the need of a rod. In some localities rods are imperative; in others, needless.
3. The very best ground you can get is, after all, for some flashes, none too good; therefore do not imagine that you can overdo it in making a good ground. For most flashes ordinary "grounds" suffice; but the small resistance of even one ohm may be dangerous with an intense flash.
4. "If the conductor at any part of its course goes near water or gas mains it is best to connect it to them. Wherever one metal ramification approaches another it is best to connect them metallically. The neighborhood of small-bore fusible pipes and indoor gas pipes in general should be avoided."—Lodge.
5. The top of the rod should be plated, or in some way protected from corrosion and rust.
6. Independent grounds are preferable to water and gas mains.
7. Clusters of points or groups of two or three along the ridge rod are recommended.
8. Chain or link conductors are of little use.
9. Area of protection.' Very little faith is to be placed in the so-called area of protection.
10. Indifference of lightning to the path of least resistance. Nearly every one who has written in late years has taken it for granted that lightning always follows the path of least resistance. This is not true. "It is simply hopeless to pretend to be able to make the lightning conductor so much the easier path, that all others are out of the question," says Lodge. This, however, requires modification. For the path will depend largely upon the character of the flash; and without doubt, for almost all flashes, a good lightning rod well earthed is the most appropriate path to earth.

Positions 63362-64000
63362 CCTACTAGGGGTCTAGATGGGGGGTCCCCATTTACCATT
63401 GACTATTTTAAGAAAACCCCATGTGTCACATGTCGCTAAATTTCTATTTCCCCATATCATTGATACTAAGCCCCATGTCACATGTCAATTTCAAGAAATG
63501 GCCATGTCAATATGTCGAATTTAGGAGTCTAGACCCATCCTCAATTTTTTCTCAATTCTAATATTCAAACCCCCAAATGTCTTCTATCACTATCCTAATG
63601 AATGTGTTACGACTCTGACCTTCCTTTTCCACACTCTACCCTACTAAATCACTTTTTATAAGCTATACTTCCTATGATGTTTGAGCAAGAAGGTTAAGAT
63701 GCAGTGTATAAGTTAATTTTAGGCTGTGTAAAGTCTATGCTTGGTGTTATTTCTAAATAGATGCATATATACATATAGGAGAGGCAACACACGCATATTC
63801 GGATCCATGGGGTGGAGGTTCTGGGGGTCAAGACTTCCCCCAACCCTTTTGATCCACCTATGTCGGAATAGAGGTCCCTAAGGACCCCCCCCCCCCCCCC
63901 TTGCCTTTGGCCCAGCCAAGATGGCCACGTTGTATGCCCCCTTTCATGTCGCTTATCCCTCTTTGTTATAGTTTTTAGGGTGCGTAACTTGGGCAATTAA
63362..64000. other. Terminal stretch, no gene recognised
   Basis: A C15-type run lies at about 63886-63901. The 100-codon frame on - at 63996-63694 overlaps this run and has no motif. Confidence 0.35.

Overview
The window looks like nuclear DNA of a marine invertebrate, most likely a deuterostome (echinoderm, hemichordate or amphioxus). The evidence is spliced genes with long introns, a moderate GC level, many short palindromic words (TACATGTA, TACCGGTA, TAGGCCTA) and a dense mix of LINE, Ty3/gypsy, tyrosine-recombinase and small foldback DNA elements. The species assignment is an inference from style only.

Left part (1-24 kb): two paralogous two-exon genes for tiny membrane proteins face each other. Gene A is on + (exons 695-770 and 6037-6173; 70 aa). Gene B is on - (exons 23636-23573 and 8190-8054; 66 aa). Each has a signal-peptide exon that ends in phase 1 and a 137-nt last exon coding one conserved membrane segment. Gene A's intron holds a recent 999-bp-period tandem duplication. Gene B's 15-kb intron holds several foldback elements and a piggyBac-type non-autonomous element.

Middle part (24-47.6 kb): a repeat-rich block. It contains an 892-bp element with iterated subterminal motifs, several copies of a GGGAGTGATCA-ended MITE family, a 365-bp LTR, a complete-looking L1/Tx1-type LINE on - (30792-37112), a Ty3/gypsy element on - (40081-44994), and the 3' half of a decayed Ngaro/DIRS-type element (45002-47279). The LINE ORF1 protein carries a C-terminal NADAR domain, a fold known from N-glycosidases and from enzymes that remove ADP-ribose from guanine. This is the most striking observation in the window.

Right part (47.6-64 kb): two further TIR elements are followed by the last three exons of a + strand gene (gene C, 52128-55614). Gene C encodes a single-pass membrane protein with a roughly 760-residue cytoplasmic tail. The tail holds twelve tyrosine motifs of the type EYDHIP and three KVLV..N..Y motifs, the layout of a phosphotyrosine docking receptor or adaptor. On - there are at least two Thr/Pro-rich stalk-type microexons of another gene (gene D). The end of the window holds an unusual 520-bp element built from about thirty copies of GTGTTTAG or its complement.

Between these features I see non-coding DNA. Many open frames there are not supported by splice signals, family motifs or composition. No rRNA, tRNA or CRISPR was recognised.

11. Any part of a building, under certain conditions, may be struck, whether there is a protector on it or not. There are cases on record where edifices seemingly amply protected have been struck below the rods (not cases of defective connection), and it is now beginning to dawn upon us that (paradox of paradoxes) a building may be seriously damaged by lightning without having been struck at all. The Hôtel de Ville, at Brussels, perhaps the best protected building in the world against lightning, was damaged by fire, caused by a small induced spark near escaping gas. During the thunderstorm some one flash started up "surgings" in a piece of metal not connected in any way with the protective train of metal. "The building probably did not receive," says Dr. Lodge, "even a side flash, yet the induced surgings set up in it were so violent as to ignite some gas and cause a small fire." In other words, we had the condition of an "oscillator" in the cloud-flash-earth and a "resonator" that responded with its little spark.